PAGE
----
Well, there are a couple things going on.

1. On a command line (not in SQL) a number, by default, is packed (15,5) - packed is called "decimal" in SQL

2. I don't know that parameters are cast to what is needed - for example, if you pass a character literal, I believe it is passed as a VARCHAR, which often results in problems of not finding the right SP signature.

3. I'm not sure why the example with 14 digits worked - well, I think I do, because of the way packed values are handled - 14,5 and 15,5 both take the same number of bytes - all packed have a "sign" in the last nybble, so a 14-digit number takes 15 nybbles - well, you need another to make an even number of nybbles, that will be a 0, so it is the same as 15,5

4. Finally, you don't have to pass the length parameter - there is another stored procedure - you can find info at this URL -


so change your call to this - call qsys2.qcmdexc('wrkactjob') and Bob's your uncle.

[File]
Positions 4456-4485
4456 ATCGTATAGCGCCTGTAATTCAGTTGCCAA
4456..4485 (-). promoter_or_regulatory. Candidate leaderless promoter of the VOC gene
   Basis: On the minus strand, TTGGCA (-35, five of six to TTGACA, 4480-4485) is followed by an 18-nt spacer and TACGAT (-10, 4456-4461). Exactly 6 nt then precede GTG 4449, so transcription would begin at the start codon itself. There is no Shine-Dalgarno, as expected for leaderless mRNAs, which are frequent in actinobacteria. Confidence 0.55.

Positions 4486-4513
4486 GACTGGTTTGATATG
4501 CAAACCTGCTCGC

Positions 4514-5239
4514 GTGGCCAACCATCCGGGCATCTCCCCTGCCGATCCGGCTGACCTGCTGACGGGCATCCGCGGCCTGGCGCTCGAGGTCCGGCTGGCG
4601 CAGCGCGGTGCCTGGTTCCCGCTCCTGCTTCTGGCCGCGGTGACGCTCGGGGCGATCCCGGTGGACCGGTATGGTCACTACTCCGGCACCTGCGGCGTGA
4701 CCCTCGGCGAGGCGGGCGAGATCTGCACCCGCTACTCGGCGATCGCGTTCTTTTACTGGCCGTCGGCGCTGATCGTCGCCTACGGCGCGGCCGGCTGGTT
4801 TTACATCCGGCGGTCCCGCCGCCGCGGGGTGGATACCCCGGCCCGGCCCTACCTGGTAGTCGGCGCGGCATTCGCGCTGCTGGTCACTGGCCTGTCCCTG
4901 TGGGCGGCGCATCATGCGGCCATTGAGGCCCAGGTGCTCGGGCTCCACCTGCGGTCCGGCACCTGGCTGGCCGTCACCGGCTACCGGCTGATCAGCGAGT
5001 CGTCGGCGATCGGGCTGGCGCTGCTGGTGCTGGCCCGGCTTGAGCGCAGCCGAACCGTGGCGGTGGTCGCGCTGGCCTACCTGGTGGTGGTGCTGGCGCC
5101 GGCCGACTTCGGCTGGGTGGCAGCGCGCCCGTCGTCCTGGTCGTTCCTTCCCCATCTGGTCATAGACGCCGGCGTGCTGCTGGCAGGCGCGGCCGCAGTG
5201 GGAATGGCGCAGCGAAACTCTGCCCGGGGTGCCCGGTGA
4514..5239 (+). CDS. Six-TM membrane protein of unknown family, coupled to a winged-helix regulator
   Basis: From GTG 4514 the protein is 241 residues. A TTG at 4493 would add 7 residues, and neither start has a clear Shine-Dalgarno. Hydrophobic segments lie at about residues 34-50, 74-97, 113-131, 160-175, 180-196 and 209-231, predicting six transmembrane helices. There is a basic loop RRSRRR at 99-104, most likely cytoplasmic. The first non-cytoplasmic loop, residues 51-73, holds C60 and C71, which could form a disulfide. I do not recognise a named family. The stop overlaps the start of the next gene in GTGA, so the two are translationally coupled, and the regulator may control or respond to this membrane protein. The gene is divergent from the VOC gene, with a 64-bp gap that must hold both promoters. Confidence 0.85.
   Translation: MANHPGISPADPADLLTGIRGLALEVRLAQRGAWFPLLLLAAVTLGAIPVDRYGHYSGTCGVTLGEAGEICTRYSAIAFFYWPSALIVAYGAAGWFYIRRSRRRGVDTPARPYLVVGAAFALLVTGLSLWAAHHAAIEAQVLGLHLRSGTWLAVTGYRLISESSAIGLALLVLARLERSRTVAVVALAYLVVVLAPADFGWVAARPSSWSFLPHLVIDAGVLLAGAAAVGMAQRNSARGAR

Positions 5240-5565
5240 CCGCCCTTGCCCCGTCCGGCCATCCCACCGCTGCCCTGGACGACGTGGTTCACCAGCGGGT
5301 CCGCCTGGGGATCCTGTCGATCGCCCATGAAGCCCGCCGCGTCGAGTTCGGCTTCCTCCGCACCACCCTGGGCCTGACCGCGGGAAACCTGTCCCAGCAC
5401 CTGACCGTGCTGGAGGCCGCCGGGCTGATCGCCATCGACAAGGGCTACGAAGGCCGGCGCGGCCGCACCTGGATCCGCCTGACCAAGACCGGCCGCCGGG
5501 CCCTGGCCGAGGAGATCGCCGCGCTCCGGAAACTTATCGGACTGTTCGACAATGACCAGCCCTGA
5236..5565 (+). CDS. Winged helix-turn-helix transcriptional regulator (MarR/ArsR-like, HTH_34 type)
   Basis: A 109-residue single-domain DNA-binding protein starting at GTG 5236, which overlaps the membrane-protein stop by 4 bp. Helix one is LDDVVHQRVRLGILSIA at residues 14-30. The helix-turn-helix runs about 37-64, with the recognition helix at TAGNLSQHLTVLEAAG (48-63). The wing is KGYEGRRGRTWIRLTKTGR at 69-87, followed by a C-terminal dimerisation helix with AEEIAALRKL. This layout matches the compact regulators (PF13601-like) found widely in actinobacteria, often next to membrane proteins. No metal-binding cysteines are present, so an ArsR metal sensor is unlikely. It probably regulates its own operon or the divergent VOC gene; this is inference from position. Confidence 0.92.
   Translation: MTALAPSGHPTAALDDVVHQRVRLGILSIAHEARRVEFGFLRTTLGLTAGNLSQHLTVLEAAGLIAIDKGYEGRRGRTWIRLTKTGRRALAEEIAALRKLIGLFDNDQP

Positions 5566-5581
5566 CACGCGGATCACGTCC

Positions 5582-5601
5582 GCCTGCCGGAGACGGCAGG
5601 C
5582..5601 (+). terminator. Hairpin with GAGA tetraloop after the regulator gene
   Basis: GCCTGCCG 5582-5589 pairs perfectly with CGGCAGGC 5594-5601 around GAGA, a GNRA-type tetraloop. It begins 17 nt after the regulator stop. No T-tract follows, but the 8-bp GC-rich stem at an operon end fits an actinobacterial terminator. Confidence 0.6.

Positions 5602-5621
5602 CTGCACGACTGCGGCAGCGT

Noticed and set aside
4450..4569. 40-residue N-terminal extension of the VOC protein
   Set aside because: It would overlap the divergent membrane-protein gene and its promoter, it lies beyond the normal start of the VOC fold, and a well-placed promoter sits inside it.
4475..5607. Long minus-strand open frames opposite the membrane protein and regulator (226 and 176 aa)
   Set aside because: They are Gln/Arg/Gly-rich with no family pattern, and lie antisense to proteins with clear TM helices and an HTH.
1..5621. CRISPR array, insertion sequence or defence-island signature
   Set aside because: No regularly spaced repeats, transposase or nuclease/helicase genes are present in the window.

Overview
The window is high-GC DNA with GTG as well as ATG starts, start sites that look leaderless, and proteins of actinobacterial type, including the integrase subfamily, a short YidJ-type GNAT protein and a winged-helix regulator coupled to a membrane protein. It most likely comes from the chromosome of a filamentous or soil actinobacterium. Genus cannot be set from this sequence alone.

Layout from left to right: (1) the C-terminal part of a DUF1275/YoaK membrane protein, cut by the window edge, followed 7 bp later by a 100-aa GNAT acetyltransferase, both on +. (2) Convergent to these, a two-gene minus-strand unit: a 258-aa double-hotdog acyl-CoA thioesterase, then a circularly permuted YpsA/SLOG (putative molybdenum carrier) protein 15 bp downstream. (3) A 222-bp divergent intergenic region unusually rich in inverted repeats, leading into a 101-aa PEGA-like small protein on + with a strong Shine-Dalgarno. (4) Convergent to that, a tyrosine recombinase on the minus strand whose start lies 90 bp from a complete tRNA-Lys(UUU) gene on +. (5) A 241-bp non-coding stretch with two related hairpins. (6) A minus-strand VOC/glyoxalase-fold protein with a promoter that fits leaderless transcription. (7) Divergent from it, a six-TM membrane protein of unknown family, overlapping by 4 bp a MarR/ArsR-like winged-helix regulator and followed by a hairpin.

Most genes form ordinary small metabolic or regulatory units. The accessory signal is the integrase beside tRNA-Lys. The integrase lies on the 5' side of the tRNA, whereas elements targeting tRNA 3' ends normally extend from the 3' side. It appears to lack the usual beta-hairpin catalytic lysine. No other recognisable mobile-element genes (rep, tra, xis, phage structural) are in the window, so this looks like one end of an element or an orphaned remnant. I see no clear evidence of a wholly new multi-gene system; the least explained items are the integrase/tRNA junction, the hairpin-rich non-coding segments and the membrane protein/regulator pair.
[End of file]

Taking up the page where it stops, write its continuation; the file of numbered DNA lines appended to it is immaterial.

PS BTW, you CAN specify the number in its hex value, as here -

call qcmdexc('wrkactjob', x'000000000900000F')

On 11/23/2015 9:09 PM, Justin Dearing wrote:
So from what I read QCMDEXEC takes two parameters, a command string, and a
length. I don't particularly want to call WRKACTJOB, but it was just a
simple example that would work on any given system. Anyway in this
particular case the command fails unless the 9 is preceded by 8 zeros and
suceeded by 5, which I guess explicitly forces the decimal to be (14,5).

Now the second parameter is a decimal(15,5), and the way I understand
stored proc parameters, either the value gets cast to the type the stored
proc wants, or it doesn't. On top of that, a string length has to be a real
number. Characters are atomic in SQL (and everywhere that isn't bizaro
land). So why is the parameter not an int or bigint, and why must it even
be specified?



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